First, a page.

Pete Hamill, columnist, novelist and celebrity, is without a column.

The New York Daily News fired him for being "too left-wing" for the paper, Hamill said after a breakfast meeting yesterday with news editor Michael J. O'Neill. "Basically it comes down to that the column is ended because he doesn't like my politics," Hamill said.

Hamill wrote three times a week for the Daily News for the last three years."I had a great time," he said. "It was like playing for the Basie band," he said of writing the column, which brought him $50,000 a year.

O'Neill said that he wouldn't argue with any way Hamill wanted to characterize the discussions that led to the end of his column, but that he would not summarize his remarks as having called the writer too far left for the News.

He cited a Hamill column on Iran and one on the trial of New York dock union leader Anthony Scotto, who was convicted of racketeering, as examples of problems with Hamill's approach.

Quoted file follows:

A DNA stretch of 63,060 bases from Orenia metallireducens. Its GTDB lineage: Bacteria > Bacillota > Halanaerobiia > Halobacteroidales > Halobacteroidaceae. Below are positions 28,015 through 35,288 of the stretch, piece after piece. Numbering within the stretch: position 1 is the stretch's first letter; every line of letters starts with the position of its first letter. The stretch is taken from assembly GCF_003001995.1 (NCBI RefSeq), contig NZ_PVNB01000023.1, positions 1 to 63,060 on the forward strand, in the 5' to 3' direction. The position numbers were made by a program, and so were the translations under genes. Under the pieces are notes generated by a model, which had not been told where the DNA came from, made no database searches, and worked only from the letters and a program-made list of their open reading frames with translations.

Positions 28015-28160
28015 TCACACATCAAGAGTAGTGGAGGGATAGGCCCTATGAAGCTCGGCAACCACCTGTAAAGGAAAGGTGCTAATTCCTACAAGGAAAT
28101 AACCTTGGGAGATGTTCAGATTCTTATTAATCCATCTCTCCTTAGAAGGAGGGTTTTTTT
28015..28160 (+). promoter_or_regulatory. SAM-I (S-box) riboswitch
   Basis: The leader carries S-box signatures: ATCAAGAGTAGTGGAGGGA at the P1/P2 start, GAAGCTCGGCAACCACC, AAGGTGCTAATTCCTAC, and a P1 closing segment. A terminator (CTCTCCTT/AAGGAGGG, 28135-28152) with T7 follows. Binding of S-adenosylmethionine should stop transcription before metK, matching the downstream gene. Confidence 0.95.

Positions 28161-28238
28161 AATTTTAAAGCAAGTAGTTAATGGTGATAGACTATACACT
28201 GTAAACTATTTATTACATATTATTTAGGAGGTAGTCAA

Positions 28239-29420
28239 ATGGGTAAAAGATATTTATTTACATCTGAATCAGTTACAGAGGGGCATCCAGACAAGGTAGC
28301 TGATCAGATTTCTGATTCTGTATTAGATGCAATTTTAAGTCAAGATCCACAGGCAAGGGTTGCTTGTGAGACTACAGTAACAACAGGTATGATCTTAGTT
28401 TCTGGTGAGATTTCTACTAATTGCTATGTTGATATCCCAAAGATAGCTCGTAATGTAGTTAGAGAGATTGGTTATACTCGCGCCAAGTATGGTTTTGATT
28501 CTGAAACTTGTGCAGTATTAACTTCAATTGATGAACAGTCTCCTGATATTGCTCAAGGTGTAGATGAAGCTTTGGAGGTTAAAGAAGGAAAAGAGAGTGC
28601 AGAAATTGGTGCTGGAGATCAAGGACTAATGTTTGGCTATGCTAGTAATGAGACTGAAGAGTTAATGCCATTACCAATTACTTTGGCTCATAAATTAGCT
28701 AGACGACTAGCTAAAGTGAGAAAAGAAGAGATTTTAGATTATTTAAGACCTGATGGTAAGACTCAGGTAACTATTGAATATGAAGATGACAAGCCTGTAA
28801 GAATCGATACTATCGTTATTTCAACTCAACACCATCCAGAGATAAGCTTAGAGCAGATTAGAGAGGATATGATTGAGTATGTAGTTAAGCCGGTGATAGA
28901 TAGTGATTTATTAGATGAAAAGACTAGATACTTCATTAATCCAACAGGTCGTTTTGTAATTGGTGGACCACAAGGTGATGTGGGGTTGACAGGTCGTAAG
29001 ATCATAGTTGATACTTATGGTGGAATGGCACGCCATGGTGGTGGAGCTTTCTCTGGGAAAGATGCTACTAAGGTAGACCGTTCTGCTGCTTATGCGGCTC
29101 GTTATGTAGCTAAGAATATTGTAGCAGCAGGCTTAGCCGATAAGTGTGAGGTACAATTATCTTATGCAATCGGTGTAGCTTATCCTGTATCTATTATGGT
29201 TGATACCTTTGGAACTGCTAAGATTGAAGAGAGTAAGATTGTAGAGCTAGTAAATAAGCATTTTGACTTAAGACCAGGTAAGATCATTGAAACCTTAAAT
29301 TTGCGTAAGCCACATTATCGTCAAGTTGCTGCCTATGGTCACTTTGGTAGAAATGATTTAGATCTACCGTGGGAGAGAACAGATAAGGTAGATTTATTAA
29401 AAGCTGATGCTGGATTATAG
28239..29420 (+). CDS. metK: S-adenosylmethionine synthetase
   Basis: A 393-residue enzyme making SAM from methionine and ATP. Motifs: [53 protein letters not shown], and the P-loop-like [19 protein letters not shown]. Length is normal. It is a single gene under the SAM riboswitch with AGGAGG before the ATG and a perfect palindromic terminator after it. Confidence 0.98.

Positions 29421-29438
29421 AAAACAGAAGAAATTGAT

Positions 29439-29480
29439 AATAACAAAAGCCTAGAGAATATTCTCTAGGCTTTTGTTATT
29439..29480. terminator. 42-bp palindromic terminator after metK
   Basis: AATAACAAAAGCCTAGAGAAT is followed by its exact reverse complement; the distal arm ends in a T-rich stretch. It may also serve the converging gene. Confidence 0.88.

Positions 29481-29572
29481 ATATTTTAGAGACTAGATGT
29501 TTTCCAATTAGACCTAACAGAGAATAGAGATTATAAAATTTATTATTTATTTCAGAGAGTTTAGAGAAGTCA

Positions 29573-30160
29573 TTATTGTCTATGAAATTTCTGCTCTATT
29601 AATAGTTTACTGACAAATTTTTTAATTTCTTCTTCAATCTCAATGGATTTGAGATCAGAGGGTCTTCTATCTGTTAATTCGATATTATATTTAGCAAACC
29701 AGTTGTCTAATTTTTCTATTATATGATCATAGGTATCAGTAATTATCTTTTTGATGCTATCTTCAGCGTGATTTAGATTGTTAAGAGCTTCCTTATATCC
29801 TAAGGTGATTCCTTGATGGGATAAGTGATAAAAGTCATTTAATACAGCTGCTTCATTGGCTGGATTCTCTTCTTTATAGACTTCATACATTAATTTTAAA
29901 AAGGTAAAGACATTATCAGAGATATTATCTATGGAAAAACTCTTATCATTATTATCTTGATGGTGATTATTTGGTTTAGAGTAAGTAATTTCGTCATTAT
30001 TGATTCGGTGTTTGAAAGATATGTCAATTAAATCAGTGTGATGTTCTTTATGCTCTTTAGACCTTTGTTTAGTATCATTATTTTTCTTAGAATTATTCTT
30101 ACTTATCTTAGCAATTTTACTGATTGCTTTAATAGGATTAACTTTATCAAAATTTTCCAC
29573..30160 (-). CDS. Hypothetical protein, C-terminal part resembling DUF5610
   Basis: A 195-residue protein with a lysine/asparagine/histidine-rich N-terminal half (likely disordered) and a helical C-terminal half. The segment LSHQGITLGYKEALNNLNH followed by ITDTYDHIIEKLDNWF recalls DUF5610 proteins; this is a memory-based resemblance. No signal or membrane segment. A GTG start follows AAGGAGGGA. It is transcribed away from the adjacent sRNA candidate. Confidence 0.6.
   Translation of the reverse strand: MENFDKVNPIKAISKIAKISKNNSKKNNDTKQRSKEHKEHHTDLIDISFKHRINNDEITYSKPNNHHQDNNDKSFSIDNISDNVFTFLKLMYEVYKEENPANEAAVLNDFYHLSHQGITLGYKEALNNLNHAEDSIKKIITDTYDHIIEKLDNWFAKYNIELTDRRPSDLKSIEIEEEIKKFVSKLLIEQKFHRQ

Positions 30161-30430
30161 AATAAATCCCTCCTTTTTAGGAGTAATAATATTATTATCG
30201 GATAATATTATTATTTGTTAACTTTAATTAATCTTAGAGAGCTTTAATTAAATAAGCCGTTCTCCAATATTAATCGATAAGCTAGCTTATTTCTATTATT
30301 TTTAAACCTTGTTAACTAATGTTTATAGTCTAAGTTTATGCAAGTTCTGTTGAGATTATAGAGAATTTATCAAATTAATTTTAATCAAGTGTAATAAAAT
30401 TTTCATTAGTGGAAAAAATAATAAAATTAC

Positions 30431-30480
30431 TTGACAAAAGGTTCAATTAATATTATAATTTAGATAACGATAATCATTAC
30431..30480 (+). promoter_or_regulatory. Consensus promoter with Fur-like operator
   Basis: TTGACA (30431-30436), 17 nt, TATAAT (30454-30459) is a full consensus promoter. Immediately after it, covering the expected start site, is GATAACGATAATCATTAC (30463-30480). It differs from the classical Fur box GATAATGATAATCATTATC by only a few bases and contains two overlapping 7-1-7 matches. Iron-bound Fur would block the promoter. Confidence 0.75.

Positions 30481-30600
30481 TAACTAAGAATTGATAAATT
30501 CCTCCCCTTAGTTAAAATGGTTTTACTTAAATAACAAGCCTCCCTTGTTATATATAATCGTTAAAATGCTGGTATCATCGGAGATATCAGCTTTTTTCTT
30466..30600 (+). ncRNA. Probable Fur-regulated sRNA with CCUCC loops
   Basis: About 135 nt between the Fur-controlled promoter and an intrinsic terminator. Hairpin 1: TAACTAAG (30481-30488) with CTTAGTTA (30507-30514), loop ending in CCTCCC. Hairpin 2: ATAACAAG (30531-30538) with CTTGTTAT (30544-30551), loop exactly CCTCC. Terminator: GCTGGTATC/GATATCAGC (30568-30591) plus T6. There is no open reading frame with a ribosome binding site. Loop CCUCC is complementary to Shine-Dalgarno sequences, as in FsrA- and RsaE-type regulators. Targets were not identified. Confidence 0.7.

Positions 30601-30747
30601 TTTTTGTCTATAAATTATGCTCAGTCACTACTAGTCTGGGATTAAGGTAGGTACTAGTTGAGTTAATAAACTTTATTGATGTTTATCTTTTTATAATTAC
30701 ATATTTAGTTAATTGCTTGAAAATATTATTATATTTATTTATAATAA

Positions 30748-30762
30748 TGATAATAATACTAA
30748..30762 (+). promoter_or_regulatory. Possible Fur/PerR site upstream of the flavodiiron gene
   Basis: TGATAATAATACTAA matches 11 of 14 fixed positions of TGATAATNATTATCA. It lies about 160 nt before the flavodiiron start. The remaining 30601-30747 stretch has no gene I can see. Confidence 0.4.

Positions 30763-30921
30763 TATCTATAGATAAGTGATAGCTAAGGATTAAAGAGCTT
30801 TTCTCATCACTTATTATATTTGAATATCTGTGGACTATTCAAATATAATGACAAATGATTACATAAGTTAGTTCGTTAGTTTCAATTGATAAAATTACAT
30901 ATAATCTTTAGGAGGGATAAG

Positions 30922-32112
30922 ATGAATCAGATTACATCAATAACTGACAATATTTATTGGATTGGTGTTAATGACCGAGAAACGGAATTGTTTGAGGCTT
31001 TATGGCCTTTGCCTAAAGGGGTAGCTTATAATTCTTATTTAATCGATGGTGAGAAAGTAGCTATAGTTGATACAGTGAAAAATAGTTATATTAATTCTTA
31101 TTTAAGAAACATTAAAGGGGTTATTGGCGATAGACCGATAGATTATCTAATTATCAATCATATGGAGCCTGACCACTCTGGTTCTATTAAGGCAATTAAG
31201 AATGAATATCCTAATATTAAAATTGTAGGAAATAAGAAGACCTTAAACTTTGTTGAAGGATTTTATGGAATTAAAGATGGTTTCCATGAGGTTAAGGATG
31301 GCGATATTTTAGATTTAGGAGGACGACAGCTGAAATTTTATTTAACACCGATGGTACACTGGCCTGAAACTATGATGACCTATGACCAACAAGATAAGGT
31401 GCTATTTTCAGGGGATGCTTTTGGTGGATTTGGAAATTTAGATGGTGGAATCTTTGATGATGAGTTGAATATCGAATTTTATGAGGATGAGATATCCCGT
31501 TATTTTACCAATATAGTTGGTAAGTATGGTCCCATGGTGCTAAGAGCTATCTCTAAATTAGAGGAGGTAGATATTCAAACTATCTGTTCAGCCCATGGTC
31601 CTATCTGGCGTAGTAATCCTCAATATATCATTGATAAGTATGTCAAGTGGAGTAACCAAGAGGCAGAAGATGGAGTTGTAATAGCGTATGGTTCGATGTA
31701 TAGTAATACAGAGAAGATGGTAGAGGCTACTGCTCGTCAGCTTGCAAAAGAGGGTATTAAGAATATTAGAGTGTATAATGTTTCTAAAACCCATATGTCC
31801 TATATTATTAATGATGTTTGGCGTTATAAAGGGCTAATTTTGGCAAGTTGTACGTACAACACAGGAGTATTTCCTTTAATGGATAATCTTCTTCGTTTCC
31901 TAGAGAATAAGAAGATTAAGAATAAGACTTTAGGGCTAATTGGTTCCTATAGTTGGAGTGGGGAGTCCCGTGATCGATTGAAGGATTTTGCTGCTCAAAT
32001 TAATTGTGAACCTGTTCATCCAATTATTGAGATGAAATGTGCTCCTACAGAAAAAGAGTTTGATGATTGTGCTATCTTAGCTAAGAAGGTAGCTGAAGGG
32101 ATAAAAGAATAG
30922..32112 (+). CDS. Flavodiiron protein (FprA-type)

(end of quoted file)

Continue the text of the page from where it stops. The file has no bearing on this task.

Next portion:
O'Neill asked Hamill to write once a week, but Hamill declined.

In a statement to the News staff, O'Neill said, "Pete is a marvelous, gifted writer and a great guy who produced many memorable columns for the paper." Both men stressed they have warm regard for each other.

O'Neill said his decision to drop Hamill's column came as part of a review of all features the paper carries. He said he hoped that Hamill would still write occasional articles for the paper.

Politics have always divided Hamill and the News. In an interview two years ago, Hamill said that the News is "a moderate-conservative paper now, instead of a crazy-conservative paper, which it was for a long time."

Earlier this year, the News pointed to Hamill and fellow columnist Jimmy Breslin as part of the tabloid's effort to widen its appeal. The News recently lost its title of the "biggest-selling paper in America" to The Wall Street Journal.

Hamill, 44, who became a celebrity by dating Jacqueline Onassis, Shirley MacLaine and other famous women, has been writing a series of hardboiled thrillers featuring Sam Briscoe, a tough ex-newspaperman. Hamill has called the book an "imaginary autobiography."

The Brisco book and a best seller, "Flesh and Blood" -- about a boxer who had incestuous relationship with his mother -- have brought Hamill big paydays.

One irony of the firing, Hamill said, was that O'Neill had labeled his column too much like The Village Voice. In its last issue, The Village Voice attacked Hamill in its front page for allegedly being too ready to defend Scotto.